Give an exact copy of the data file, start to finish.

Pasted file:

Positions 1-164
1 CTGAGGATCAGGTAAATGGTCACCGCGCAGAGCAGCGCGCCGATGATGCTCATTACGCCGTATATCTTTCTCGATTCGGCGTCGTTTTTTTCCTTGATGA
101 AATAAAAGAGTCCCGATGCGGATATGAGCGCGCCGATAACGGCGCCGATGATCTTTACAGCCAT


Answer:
Positions 1-164
1 CTGAGGATCAGGTAAATGGTCACCGCGCAGAGCAGCGCGCCGATGATGCTCATTACGCCGTATATCTTTCTCGATTCGGCGTCGTTTTTTTCCTTGATGA
101 AATAAAAGAGTCCCGATGCGGATATGAGCGCGCCGATAACGGCGCCGATGATCTTTACAGCCAT